I only own filters for my Leica lenses and same for Hasselblad lenses.

Lachlan 717
23-Jan-2015, 13:41
Fair question. I am not trying to be contradictory towards my own comments, but anyway...I think the reasoning is this.

I plan on using the 150mm focal length 80% of the time. Why? Well I have yet to shoot LF, but basing this on what I like shooting in MF and 35mm and the focal lengths/trend I follow in all my past photographic history. Thus, I am able to justify "springing", if you will, for a 150mm Sironar-S from the get go (for the most part) to avoid ever wanting to "upgrade" in the future.

I am concerned that you've missed the point here. You will not see any difference in output between any of the modern Plasmats. There will not be any demonstrable "upgrade" to be had. This is not like digital where you will see a difference between shots taken using a Tamron super-zoom and a Canon L Series prime lens.

Your lack of experience in shooting LF will affect your final image quality long before any lens difference will (workflow, technique etc).

In the end, though, it's your money. We can only give you opinions, many of which come from decades of experience.

Jim Galli
23-Jan-2015, 13:48
When I die, and someone opens up my lens vault and itemizes what's in there, and then compares the capabilities, the possibilities, against the body of work I created, it will be UN-arguable if they say, here is a large disparity. So MANY classic lenses, so few classy images.

So what? I loved having them. I enjoyed thinking about the possibilities, even if they were unrealized.

If a $750 Sironar S brings you pleasure in owning it, go for it. It's the best. Kerry said so. And it's like buying art. The value travels with it. IF you get run over by a truck it's not like your wife and kids won't be able to get the $700 bucks back.

Me-thinks we have a lot of holier-than-thou preachers on this forum. I wonder what's in their cupboards?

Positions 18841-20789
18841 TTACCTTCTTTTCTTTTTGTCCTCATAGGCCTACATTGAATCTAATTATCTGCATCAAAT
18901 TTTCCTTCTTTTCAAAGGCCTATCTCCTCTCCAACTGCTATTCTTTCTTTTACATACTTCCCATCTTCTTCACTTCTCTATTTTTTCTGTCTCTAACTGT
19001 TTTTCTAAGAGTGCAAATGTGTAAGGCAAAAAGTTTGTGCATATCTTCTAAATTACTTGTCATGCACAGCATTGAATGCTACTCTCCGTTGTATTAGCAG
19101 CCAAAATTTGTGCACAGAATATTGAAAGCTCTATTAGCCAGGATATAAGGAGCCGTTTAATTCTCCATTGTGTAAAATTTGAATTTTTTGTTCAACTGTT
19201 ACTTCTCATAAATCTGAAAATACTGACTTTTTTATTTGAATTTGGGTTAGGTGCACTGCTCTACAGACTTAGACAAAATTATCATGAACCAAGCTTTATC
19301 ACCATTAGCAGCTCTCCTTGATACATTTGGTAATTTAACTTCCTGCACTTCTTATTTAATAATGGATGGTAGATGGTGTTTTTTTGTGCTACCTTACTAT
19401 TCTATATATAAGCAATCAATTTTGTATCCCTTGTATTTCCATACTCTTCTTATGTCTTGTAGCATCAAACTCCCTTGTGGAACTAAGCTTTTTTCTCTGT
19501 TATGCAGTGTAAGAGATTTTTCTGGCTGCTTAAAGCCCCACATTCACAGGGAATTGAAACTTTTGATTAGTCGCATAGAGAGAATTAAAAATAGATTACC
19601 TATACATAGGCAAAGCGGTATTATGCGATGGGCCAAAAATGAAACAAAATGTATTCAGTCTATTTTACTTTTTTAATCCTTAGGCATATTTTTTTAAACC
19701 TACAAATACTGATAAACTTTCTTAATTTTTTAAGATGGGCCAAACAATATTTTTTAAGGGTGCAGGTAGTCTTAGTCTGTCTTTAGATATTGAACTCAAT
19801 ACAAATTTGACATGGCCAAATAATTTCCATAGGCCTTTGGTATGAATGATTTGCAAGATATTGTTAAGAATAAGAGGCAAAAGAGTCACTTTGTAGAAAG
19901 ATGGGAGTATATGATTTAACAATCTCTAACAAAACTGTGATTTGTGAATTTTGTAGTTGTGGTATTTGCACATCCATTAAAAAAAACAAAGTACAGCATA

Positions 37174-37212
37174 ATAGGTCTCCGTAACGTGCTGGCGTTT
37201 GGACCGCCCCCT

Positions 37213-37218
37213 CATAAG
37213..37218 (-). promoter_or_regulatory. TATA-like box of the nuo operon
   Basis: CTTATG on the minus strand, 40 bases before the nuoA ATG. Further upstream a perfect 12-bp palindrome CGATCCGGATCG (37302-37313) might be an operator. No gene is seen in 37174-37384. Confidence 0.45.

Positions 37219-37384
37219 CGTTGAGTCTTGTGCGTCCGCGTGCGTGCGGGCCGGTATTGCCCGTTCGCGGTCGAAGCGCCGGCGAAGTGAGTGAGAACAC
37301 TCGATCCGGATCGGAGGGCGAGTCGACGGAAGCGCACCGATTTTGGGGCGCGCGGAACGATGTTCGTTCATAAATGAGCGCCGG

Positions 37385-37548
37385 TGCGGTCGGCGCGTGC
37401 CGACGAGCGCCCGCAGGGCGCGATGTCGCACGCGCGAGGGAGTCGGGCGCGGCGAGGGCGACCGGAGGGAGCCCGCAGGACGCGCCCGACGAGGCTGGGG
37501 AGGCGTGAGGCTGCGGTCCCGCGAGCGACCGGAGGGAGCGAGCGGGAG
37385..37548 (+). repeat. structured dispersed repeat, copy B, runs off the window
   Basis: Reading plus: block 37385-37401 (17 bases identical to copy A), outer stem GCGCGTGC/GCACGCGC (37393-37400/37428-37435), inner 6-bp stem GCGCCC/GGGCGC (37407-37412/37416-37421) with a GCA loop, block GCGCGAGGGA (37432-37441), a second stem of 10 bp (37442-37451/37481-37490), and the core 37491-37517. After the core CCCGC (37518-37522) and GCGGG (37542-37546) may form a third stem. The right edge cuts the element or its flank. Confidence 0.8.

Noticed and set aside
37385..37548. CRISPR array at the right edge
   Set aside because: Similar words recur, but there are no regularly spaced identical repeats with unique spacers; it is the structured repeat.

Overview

appletree
23-Jan-2015, 14:04
I am concerned that you've missed the point here. You will not see any difference in output between any of the modern Plasmats. There will not be any demonstrable "upgrade" to be had. This is not like digital where you will see a difference between shots taken using a Tamron super-zoom and a Canon L Series prime lens.

Your lack of experience in shooting LF will affect your final image quality long before any lens difference will (workflow, technique etc).

In the end, though, it's your money. We can only give you opinions, many of which come from decades of experience.
Hi Lachlan. I apologize, but I don't believe I have missed the point. I realize that there is no discernable (to my eyes or any others) difference between the various lenses being discussed. At least in terms of pure quality. Yes, maybe between non-coated $50 random manufacturer lens and a $1000 lens, but that is not what we are comparing.

Regardless, if to the photographer/owner/etc, "feels" that it is an upgrade, then is it not all in the eye of the beholder? If they (I am not, but then again I don't judge those that do), prefer to have used a Super King Deluxe $10000 lens to create an image and sleep with the thing, then so be it. Whatever makes them happy in what they do. Even if the images are totally "horrible", poor developing skills, scratched negatives, dust everywhere, etc.

And I would not be able to compare to digital, I honestly do not own a digital camera, other than my phone. That said I wouldn't mind getting one in the future for shooting "preview" shots in the "studio".

Once again, I believe I firmly and clearly stated that I believe in the photographer themself much more than the equipment or materials they use. I feel like my view is fairly clear. And honestly, does it matter? I understand and countless times in this thread expressed my gratitude, but it is impossible to make a decision that makes every LF member sleep better at night and "be proud" that I "did the right thing". At the end of the day it is my responsibility to be happy with my own decision, formed from the opinions of others, my own research, and my own experiences.

As always, thanks for your opinions.


When I die, and someone opens up my lens vault and itemizes what's in there, and then compares the capabilities, the possibilities, against the body of work I created, it will be UN-arguable if they say, here is a large disparity. So MANY classic lenses, so few classy images.

So what? I loved having them. I enjoyed thinking about the possibilities, even if they were unrealized.

If a $750 Sironar S brings you pleasure in owning it, go for it. It's the best. Kerry said so. And it's like buying art. The value travels with it. IF you get run over by a truck it's not like your wife and kids won't be able to get the $700 bucks back.

Me-thinks we have a lot of holier-than-thou preachers on this forum. I wonder what's in their cupboards?
Jim,
I hope I covered my views enough. Ad-nauseum at this point. But yes, I do agree, different strokes for different folks. Thanks for the view/opinion from both angles. Ultimately, I will just decide and go with it. I don't think any decision is inherently wrong, even if it is against the grain of someone somewhere doing this for 58 years and counting. I think a young individual being interested and passionate about the medium is a win, regardless of the lens he (or she) uses.

I got some great advice in here, and it has all been very helpful. Thanks again to you all. :)